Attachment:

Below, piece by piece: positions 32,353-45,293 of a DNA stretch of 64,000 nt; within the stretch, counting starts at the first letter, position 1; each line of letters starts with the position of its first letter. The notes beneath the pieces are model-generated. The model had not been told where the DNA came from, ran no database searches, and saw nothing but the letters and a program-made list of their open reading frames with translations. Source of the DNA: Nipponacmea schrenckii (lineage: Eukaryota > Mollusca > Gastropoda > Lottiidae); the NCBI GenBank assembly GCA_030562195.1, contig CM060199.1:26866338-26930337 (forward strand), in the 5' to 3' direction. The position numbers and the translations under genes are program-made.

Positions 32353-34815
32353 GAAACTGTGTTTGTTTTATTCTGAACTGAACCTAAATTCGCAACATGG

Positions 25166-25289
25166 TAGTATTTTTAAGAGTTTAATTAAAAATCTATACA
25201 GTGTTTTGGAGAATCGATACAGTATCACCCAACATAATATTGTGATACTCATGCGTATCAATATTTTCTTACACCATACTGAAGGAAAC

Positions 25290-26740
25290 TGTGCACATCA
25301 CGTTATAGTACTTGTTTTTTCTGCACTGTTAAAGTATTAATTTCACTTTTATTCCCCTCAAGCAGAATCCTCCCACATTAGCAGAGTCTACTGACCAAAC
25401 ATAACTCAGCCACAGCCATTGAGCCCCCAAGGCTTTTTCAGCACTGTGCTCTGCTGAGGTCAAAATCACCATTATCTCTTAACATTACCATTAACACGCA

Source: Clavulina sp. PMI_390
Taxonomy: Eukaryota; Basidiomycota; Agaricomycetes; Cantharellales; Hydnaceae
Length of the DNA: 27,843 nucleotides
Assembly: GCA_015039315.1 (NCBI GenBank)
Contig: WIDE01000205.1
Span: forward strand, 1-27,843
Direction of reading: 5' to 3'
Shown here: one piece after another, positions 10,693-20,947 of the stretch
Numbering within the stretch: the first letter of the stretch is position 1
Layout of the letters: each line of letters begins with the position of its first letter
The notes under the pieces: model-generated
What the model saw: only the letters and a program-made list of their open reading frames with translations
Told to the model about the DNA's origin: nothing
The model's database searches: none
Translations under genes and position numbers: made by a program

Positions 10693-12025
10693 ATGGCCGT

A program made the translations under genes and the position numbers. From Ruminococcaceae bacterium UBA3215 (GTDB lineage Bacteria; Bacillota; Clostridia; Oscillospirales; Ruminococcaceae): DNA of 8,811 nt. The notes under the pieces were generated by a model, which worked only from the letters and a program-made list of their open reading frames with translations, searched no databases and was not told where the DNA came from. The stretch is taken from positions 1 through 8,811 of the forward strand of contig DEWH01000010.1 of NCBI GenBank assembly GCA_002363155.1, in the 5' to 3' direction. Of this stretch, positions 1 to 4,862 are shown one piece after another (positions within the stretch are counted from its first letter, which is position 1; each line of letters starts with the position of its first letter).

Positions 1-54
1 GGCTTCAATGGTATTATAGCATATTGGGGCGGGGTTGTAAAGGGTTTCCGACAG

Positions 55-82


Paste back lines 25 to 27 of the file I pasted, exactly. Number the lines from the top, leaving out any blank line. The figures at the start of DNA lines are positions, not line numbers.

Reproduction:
Translations under genes and position numbers: made by a program

Positions 10693-12025
10693 ATGGCCGT